Nothing about this process need be inherently alarming or menacing if adequate precautions are taken to test GM products and introduce them with vigilance and care. Considering there are three separate government bodies regulating the production and implementation of GMO’s—the EPA to evaluate them for environmental safety, the USDA to determine whether they’re safe to grow, and the FDA to test whether they’re safe to eat—GM foods get far more safeguarding attention than the novel fruits and vegetables your local farmer invents in her backyard.
I’m not saying GMO’s are risk free—as Doug Lauffenburger, head of the biological engineering department at MIT once told me, “The amount of potential a new technology has for improving our lives and the world around us is directly proportional to the potential it has for doing harm.” So, small investment = small potential risk, small potential gain. Big investment = big potential risk, big potential gain.
We need to be more careful of where we’re focusing our main concerns regarding GMO’s. Indeed, the eating of genetically modified organisms probably shouldn’t even be on the list—and if it is, it should way far down there, with, perhaps, cell-phone cancer. As The Genetic Literacy Project’s John Entine has written, “…every major scientific regulatory oversight body in the world, including the National Academies of Science and the Food and Drug Administration in the United States, has concluded that genetically modified foods pose no harm not also found in conventional or organic foods… Since GMOs were introduced into the food supply almost 20 years ago, there has not been one documented case of any health problem in humans—not even so much as a sniffle—linked to GMOs. The American Medical Association, whose physician members would have long ago picked up on a GMO-allergy connection, definitively rejects such speculation.”
Instead of unjustly labeling GMO’s as dietary hazards and aberrations of God’s design for earthly creatures, I would urge GMO activists to focus on real concerns—for instance, economic scenarios surrounding production and sale of GMO products, including the question of whether it’s fair to sell seeds to farmers that they can’t “save back,” and thus must re-purchase every year. There are also ecological implications, and these, to me, are far more relevant for a time in which invasive species and habitat loss have caused the extinction of thousands of species (that we know of—and many more we don’t)—how might we handle the introduction of organisms that are “too successful” and could invade neighboring ecosystems? How do we keep battle-steeled plants from harming helpful visitors, like bees, when they express a toxin designed for parasites?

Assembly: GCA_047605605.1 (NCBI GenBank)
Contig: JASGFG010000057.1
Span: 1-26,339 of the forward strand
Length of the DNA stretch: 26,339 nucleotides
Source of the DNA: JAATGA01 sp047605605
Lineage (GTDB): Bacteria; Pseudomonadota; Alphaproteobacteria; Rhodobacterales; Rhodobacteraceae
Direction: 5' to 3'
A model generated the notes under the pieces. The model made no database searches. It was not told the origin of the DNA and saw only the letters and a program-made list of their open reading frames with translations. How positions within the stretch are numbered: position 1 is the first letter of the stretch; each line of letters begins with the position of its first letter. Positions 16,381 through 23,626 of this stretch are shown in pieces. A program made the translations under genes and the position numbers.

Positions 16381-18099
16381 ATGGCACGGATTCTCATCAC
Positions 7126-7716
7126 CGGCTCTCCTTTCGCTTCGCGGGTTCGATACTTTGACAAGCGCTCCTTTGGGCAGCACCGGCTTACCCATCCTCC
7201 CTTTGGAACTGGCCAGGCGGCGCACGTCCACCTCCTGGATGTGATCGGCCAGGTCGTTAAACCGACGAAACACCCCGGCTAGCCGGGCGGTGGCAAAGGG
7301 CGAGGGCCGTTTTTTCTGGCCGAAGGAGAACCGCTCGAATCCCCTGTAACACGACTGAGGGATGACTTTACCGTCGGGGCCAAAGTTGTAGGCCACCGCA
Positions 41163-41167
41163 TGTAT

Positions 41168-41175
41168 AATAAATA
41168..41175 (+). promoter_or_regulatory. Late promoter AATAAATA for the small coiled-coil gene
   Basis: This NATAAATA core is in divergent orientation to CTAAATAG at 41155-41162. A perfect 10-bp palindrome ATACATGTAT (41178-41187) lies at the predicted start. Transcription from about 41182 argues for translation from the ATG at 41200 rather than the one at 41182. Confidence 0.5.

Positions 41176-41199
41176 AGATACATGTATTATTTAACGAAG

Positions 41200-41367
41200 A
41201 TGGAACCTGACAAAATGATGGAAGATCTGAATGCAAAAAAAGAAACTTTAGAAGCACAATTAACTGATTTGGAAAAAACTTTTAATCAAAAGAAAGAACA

Once we can accept that the consumption of engineered foods is no more menacing than quaffing a glass of hybrid apple juice, will high-yield, hardy crops be as far as we’re willing to go with genetically engineered organisms? Will we allow the genesis and release of bacteria that can remediate oil spills and clean up harmful chemicals, or which can catalyze green fuel from unwanted algae vats? How about goat milk that cures disease, or houseplants to read by?
Closer to home, how should we feel about modifying the human organism to grow stronger and smarter and fight disease more effectively? Gene-based therapies have already been introduced to combat cancer and counter the effects of diabetes (bioengineered insulin is taken every day by diabetics—some of whom no doubt oppose genetic engineering of crops for food). Few GMO opponents I know would refuse genetically engineered therapies should their child contract juvenile diabetes—why do some people seem to respond more cheerfully when we’re injecting, rather than digesting, GM products?
As a fellow American conscious of the impact we have on our food systems and that our food systems have on us, and as a proponent of joyful and responsible eating and living in the 21st century—I am not writing to advocate blind acceptance of the environmental and nutritional benefits inherent to GMO’s. I’m merely advising an attitude of cautious respect for their potential to positively influence the health of our bodies, our communities, and our environment.
When we have doubts about the safety or necessity of the new foodstuffs and therapies modern biology—or any other field of science—brings us, then let us take those concerns to experts from all sides of the conversation, and weigh the facts in reference to their scientific integrity, not our own emotional biases. This goes for the questions posed by both proponents and opponents of particularly controversial ideas; extremism exists within the communication efforts of our scientists as well as those of our grassroots leaders. Let us search through the fray for those voices who educate with humility and a passion for understanding, even when the facts don’t seem to point to their own convictions. We all might be surprised by what we learn.